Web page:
If you’re an auto enthusiast, you know, recognize and maybe idolize GM’s supercharged LT4 V8 engine. The high-powered V8 makes at least 650 hp, sometimes lots more, in the most capable and serious performance cars to come out of the General: Chevy C7 Corvette Z06, Camaro ZL1, and the Cadillac CT5-V Blackwing and Escalade-V. While the LT4 is used in just a handful of vehicles, it was almost included in another, more unexpected application.
The LT4 almost made it into Chevrolet’s Tahoe RST Performance Edition. That’s at least what sources close to the matter told GM Authority. If you’re unfamiliar, the Tahoe RST Performance Edition is a slightly hotter version of the Tahoe RST. And when I say slightly, I mean it. A little engine calibration to the 6.2-liter V8 results in 13 more horses and 7 lb-ft of torque for a total of 433 horsepower and 467 lb-ft of torque. Nothing to sneeze at for sure. It’s enough to get this huge SUV to 60 mph in just 5.7 seconds which is impressive for something weighing almost 6,000 pounds. And more power would’ve been enthusiastically welcomed, especially if it was in the form of the LT4. So, why wasn’t it used?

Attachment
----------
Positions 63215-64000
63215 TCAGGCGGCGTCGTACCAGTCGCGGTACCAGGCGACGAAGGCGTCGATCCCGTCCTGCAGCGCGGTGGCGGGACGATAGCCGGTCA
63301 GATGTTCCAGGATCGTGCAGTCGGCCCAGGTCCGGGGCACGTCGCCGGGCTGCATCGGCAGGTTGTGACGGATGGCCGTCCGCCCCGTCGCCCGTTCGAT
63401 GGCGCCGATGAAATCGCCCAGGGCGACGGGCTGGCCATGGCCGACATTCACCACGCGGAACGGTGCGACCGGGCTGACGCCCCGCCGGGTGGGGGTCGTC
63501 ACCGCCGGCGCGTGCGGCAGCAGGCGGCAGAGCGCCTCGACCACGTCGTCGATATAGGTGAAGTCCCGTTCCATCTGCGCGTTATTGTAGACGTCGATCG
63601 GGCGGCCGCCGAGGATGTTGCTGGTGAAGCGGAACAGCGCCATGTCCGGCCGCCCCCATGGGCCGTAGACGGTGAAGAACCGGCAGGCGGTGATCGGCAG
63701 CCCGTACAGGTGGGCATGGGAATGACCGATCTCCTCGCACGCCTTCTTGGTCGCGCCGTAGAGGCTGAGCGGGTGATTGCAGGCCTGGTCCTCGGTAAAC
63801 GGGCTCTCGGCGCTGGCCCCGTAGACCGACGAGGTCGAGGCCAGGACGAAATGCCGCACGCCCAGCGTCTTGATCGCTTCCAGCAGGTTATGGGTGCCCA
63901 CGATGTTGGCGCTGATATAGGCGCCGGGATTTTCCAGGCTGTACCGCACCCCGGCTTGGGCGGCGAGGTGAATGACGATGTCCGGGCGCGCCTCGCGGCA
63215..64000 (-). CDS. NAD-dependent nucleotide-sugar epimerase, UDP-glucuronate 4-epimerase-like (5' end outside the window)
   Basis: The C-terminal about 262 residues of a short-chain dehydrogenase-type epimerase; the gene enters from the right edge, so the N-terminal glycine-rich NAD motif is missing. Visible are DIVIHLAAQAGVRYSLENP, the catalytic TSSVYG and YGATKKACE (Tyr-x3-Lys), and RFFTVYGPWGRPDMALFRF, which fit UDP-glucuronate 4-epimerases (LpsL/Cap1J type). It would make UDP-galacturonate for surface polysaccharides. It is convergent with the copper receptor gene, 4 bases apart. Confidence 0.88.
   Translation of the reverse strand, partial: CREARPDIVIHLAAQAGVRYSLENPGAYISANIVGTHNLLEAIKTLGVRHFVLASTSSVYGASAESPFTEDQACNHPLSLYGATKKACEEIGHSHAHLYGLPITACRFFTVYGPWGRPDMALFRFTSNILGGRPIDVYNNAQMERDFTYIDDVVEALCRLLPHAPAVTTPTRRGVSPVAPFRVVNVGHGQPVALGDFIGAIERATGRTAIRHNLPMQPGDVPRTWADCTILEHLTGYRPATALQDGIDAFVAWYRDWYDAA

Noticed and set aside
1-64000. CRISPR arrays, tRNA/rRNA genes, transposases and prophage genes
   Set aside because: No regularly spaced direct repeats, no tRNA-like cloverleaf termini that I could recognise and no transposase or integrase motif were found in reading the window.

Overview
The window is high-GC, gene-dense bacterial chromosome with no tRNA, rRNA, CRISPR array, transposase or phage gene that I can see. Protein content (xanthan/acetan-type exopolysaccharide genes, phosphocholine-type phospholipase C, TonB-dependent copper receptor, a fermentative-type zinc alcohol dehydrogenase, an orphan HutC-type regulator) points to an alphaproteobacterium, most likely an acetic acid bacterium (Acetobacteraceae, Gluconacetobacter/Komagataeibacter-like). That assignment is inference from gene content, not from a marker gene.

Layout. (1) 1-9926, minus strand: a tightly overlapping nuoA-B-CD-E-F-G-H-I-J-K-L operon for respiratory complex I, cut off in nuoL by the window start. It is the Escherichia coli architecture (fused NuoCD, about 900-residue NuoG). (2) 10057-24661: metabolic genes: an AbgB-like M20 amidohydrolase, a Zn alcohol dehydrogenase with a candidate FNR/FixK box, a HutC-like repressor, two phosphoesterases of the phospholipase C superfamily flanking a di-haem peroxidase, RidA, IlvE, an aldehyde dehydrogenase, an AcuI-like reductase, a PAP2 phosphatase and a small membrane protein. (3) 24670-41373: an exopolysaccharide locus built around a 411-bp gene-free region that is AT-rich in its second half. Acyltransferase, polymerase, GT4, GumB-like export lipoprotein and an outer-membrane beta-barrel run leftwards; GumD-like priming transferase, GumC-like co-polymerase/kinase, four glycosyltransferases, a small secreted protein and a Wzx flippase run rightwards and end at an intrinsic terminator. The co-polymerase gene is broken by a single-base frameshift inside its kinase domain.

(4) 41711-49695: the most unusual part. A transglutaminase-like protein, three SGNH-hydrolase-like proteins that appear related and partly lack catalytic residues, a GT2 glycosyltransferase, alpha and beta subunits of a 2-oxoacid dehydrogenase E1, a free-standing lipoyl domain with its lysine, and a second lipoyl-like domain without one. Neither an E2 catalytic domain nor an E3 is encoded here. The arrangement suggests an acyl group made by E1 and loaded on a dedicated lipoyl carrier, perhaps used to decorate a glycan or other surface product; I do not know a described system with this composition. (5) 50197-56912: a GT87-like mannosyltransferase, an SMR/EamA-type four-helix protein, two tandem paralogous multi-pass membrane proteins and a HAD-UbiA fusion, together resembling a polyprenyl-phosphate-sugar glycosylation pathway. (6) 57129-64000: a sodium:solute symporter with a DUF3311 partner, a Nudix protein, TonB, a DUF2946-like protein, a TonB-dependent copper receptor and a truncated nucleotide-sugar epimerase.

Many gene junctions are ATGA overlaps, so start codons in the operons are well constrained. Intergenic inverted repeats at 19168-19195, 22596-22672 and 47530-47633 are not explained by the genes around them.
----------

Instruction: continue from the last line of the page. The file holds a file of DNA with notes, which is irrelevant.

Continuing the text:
GM Authority was light on the details of why, rather engaging in speculation instead. But, I decided to ask someone at Chevy myself. The Blue Bowtie explained a Tahoe with an LT4 would’ve cost too much — that it was cheaper to go the route of simply calibrating the existing 6.2L for a bit more horsepower than dropping into the Tahoe GM’s high performance, hand-built V8 (emphasis mine):
Chevrolet purposefully opted for the 6.2L engine with performance calibrations and induction system for the RST Performance Edition. This implementation gives customers a solid performance boost, while still being able to offer the performance edition at an affordable price point.
So there it is. We aren’t getting a bargain Escalade-V. While it sucks that they didn’t do it, its understandable given the kind of money something like that would have commanded. At least they even considered it.